Heat continue to feel strain of injury bug as Chris Bosh sits out
MIAMI -- With all of the Miami Heat's injury woes, it was almost inevitable that star forward Chris Bosh would soon join the ranks of his teammates to don street clothes.
Heat head coach Erik Spoelstra made the surprise announcement before the Heat's 93-75 loss Sunday to the Chicago Bulls that Bosh would miss his first game of the season with a mild calf sprain. There was no word from Spoelstra or Bosh as to when the injury was suffered, but Bosh said after the game that he suspected it may be a wear-and-tear type injury.
"We were not overly shocked," Dwyane Wade said after the game. "We would love to play with all our guys and give ourselves a chance, but we can't. It's not in the cards for us to do that right now. Moreso than anything when missing a guy like Chris, he's unreplaceable. It doesn't matter who's in the lineup when you have a guy like that out."
Miami has seen constant change in their starting lineup in large part because of persistent health issues with Wade and Josh McRoberts. In total, nine Heat players have missed a collective 44 games this season. Chris Andersen has missed 15 of the Heat's 24 games but returned in time for Sunday's game, a good thing because the Heat only had 10 available players with Shabazz Napier, Hassan Whiteside and Andre Dawkins all assigned to play in the Heat's D-League affiliate, the Sioux Falls Skyforce.
After the loss, Spoelstra said it wasn't worth it to focus on the team's rash of injuries.
"That's irrelevant at this point," he said. "We're just trying to get to our identity, get to a consistency with that in an inconsistent landscape. Who cares? That's just the hand we've been dealt right now, so what areas can we improve?"
Right now, there's plenty for the Heat to work on, starting with having a consistent defensive mindset to close out on shooters while still protecting the paint. Even with Joakim Noah out, the Bulls big men got what they wanted inside early in the game. Chicago then raced out to a big lead in the third quarter when Mike Dunleavy scored 19 points on 7-of-8 shooting alongside Jimmy Butler, who was perfect from the field for eight points.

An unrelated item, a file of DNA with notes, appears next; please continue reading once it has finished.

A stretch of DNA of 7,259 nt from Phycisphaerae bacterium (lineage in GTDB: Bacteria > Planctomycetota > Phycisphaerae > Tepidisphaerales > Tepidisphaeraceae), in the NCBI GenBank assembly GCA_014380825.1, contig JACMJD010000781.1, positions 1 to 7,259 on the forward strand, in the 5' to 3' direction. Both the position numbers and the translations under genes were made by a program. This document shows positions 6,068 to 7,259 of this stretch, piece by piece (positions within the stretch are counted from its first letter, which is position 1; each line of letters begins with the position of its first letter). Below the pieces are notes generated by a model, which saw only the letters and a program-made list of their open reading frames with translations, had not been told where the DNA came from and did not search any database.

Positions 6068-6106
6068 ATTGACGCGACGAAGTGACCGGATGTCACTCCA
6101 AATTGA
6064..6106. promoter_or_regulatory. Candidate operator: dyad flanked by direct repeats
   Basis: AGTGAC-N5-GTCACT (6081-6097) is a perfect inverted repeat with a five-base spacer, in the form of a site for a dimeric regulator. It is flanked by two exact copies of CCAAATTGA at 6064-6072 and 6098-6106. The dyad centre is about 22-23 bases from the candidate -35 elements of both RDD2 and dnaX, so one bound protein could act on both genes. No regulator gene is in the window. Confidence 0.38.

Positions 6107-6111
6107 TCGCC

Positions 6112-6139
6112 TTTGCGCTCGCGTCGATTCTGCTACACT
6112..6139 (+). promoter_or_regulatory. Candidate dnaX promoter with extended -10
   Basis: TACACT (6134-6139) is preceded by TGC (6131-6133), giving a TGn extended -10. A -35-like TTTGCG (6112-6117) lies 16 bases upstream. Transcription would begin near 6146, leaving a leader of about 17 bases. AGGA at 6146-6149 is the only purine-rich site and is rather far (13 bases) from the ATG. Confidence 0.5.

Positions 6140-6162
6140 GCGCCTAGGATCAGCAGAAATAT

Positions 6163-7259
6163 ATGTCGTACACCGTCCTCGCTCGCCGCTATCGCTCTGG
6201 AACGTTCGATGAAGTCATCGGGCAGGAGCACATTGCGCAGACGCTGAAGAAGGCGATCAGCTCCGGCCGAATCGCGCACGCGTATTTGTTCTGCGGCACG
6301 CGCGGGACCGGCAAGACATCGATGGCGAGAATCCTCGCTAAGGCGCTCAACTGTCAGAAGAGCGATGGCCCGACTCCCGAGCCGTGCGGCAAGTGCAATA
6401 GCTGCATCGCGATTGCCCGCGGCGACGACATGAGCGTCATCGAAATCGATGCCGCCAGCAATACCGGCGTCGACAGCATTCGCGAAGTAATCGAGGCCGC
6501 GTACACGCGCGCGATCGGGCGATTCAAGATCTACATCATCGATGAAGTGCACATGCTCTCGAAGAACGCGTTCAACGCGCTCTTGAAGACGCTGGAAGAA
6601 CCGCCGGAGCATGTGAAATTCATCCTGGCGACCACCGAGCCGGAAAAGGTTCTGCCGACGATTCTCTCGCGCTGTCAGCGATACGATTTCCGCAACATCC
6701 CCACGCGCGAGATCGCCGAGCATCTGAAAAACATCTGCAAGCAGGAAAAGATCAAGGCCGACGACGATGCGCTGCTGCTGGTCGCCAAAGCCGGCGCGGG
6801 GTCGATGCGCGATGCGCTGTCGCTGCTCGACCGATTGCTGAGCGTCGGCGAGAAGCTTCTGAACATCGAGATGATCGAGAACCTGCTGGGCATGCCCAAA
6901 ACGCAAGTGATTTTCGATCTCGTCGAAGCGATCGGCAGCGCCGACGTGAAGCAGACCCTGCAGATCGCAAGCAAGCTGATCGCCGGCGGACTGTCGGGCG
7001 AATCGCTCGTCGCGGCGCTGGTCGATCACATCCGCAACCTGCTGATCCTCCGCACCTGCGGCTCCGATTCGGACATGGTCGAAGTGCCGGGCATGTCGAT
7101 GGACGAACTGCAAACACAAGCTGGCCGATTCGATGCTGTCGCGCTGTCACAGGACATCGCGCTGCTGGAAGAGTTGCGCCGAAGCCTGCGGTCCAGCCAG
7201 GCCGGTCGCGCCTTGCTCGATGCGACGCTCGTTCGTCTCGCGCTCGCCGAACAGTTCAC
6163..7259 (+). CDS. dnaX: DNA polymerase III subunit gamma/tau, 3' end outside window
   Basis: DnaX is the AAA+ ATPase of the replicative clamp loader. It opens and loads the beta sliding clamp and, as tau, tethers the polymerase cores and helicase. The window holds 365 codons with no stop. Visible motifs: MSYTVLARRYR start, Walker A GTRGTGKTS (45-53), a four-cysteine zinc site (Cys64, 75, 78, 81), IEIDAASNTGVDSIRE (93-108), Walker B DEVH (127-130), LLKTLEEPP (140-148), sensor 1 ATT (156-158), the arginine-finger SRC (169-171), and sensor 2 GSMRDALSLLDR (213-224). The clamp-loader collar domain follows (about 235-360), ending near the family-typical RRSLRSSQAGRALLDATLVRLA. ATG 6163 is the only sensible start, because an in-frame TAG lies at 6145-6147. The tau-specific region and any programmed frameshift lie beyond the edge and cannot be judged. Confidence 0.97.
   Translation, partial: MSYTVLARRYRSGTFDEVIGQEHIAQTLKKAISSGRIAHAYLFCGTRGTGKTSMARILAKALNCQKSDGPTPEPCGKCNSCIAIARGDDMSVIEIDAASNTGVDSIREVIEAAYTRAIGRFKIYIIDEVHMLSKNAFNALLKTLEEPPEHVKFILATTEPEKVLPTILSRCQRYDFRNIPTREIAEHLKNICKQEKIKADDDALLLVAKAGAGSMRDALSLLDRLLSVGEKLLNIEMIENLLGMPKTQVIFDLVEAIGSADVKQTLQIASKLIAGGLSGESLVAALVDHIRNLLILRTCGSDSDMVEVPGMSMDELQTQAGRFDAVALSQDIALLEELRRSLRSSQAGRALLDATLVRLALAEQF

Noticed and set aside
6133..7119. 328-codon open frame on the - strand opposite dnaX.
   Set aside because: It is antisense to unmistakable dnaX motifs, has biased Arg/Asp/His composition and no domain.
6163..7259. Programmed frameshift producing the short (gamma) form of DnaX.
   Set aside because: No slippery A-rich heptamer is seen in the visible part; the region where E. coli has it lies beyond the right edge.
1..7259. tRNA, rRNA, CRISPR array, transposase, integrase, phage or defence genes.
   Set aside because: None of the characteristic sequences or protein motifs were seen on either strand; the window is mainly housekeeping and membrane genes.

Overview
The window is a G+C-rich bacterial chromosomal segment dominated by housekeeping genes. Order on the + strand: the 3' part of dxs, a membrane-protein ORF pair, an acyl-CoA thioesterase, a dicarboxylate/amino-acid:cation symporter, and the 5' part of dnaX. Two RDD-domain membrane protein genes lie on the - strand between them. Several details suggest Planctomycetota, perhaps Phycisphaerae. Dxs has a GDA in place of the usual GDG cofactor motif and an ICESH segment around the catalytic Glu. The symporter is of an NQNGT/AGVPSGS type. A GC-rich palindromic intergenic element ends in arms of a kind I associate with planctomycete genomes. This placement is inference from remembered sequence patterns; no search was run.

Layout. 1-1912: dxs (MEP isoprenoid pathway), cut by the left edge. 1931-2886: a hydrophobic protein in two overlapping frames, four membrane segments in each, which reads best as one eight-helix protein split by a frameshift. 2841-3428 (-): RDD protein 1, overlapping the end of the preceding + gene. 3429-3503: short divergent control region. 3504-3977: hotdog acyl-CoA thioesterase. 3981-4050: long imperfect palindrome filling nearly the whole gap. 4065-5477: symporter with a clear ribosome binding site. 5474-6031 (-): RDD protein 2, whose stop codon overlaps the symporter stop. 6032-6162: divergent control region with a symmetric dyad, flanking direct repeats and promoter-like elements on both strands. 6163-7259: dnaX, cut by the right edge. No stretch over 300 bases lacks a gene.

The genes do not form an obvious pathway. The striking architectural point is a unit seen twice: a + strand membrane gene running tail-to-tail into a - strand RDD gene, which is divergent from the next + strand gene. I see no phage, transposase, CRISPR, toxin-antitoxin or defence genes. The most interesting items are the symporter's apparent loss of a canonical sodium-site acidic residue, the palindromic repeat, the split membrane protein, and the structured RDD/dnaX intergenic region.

Before the game got away from them in the second half, the Heat did their best to stay competitive and were able to battle the Bulls evenly on both ends of the floor in the early going.
"There are some positive things with this and with other guys having to step up," Spoelstra said. "That's something you can take from a lot of the rotation -- in terms of guys being in and out -- but that's also an opportunity to build some real collective toughness, to overcome things you can't control. That will be our next opportunity to get better."
Since LeBron James left the Heat in July, the team has stressed this season is not a rebuilding year but instead an opportunity to retool and build on what was accomplished in the Big 3 era. But the never-ending injury setbacks have also created an unintended side effect of the reserves and young core playing more minutes and taking advantage of the extra opportunities.
A similar situation played out in Chicago over the course of the past three seasons with Derrick Rose battling ongoing knee issues in addition to other players such as Luol Deng sidelined with various injuries. Young players such as Jimmy Butler developed with veterans missing so many games, and now the Bulls are reaping the benefits.
"One of the byproducts of Derrick being out was the growth of Taj (Gibson) and Joakim (Noah)," Bulls head coach Tom Thibodeau said before the game.
With the trio of Napier, Dawkins and Whiteside getting some extra playing time with the Skyforce, the hope is the Heat can fast-track their development as well.
"We haven't had a lot of practice time, so it was an opportunity for them to get out there and play and compete and do it in our system," Spoelstra said. "It was a fairly logical, easy decision coming back with a couple days."
However for the time being, the reality is the Heat must pull together with whoever is healthy to try to establish some fundamentals.
"Right now, in the beginning of the year, and end of the year -- we're going to need everybody," Wade said. "We're not strong enough to leave out someone. Our team is built to play together. We haven't had the opportunity to really play together so it's very unfortunate. But like I said, it's our turn to go through it and other teams have been through it, so no one is going to feel sorry for us. Whoever is in that uniform, you got to try to find a way to win some games and stay competitive until we can get everybody there and see what we've really got."